It was in Mrs. Gray’s fourth grade class that I was asked for the very first time, “What do you want to be when you grow up?” Some of my fellow classmates would say astronaut, teacher, and maybe one of the boys would yell out “president!” But no girl ever dared to say president. I saw no one who looked like me holding high levels of office. The principals of my elementary and middle schools were both white men. Every president I learned about was a white man. A seed was planted in my subconscious: These weren’t jobs, careers or titles a woman could dream of, let alone a little brown girl. How can I be what I cannot see?
But since then, I have seen evidence of my own right to be a leader in my Minnesota community. And one of those moments was last night, watching Ilhan Omar take the stage as our newest congressional official and one of the first two Muslim women elected to the U.S. Congress.
I am a Muslim woman who observes hijab, born to immigrant, Hyderabadi Indian parents. I was raised in the suburbs of the Windy City. Here in Minnesota, I am a social justice activist, mobilizing my community for equity. My husband and I are raising two teenagers, the future leaders of our tomorrow.
And in the past four years, I have seen my fellow Minnesotan Muslim women — with Ilhan Omar at the helm — reach new heights of leadership and empowerment.In 2017, the organization I co-founded — Reviving the Islamic Sisterhood for Empowerment — invited School Board Member Hala Asamarai, candidate Ilhan Omar, and activist Asma Mohammed to come share their journeys of political activism. All three women come from different backgrounds, ages, life experiences, and ethnicities, allowing for the Muslim women in the audience to see themselves in their stories. That day, Omar encouraged us to participate in the election process, starting with attending a caucus. It was that call to action that led several Muslim women to cast their ballots for the next president, become delegates, and introduce resolutions at their caucus.
Their engagement didn’t stop there. They signed up to be election judges, board commissioners and campaign volunteers. We saw our sisters march to the Capitol. We saw them rally for safer gun legislation, draft policy for eliminating the statute of limitations for sexual violence crimes (Ilhan authored the bill), and fight for Minnesota families.
Ilhan Omar’s win reflects the momentum I have seen among so many Muslim women in my state. Every election cycle the vile rhetoric against Muslims rises — and this year, despite anti-Muslim rhetoric from our leaders becoming commonplace, Muslim women didn’t back down. They showed up at the caucuses in thousands. When called upon to be delegates, 500 Muslims stepped up, and over 200 were our sisters. Democracy requires participation — and full participation creates a reflective democracy. Those that look like us, share our lived experiences or express empathy, can represent us and create solutions to the issues we face.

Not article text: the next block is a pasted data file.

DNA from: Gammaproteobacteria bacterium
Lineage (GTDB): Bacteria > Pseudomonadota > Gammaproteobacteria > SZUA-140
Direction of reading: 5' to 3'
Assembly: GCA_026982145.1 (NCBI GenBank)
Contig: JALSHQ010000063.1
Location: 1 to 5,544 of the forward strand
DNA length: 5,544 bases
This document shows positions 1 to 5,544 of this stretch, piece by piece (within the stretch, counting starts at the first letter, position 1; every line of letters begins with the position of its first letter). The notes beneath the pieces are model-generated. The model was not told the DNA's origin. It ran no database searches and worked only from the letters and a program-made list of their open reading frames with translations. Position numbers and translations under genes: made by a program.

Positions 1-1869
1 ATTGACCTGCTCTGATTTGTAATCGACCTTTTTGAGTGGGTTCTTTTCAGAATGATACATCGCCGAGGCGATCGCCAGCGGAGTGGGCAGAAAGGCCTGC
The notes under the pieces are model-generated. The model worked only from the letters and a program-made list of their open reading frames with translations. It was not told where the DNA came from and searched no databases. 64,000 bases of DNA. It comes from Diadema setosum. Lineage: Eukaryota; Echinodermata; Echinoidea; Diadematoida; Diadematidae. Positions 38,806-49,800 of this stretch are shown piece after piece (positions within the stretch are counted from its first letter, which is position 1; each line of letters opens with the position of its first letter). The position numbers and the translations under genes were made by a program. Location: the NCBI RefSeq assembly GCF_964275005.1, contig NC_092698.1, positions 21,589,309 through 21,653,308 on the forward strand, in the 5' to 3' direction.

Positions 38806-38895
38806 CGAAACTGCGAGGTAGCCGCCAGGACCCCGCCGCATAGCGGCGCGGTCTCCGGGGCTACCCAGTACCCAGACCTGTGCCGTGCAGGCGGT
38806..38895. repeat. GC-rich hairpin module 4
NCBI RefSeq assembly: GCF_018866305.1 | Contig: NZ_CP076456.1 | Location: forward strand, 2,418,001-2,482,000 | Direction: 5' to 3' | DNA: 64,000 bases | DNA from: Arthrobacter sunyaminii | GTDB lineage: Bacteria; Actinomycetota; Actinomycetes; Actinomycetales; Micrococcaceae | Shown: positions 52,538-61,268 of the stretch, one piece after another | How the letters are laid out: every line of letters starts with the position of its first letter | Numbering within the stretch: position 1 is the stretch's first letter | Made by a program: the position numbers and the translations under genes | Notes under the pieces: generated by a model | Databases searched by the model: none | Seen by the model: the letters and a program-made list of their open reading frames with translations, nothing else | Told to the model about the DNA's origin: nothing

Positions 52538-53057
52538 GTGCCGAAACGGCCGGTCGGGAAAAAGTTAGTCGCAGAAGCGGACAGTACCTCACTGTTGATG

We have found the inspiration to raise our political voices by looking up to the powerful strides of women like Ilhan Omar. Back in 2016, after the devastating results of the election, it was her election to the Minnesota House of Representatives that provided a silver lining of hope to little brown and black girls, to women, and to people of color.
Omar’s election to the U.S. House of Representatives yesterday represents another, deeper crack in that glass ceiling. Her win reminds this country that Muslim women are a part of America, that we all belong and take part in its democracy.
Now, little girls sitting at their fourth grade desks in Minneapolis — today, tomorrow, next year — will know that a powerful Minnesotan Muslim congresswoman fighting to preserve the dignity, fairness, and respect that all people deserve. Along with fellow Muslim Rep.-elect Rashida Tlaib, Ilhan is personally affected by Trump’s Muslim ban and the hateful rhetoric of so many of our leaders, and despite it all she will be serving the people and fighting bigotry in the halls of our Capitol.
And the young Muslim girls watching will see what they can be.
Nausheena Hussain, of Brooklyn Park, is a local nonprofit community leader and activist.
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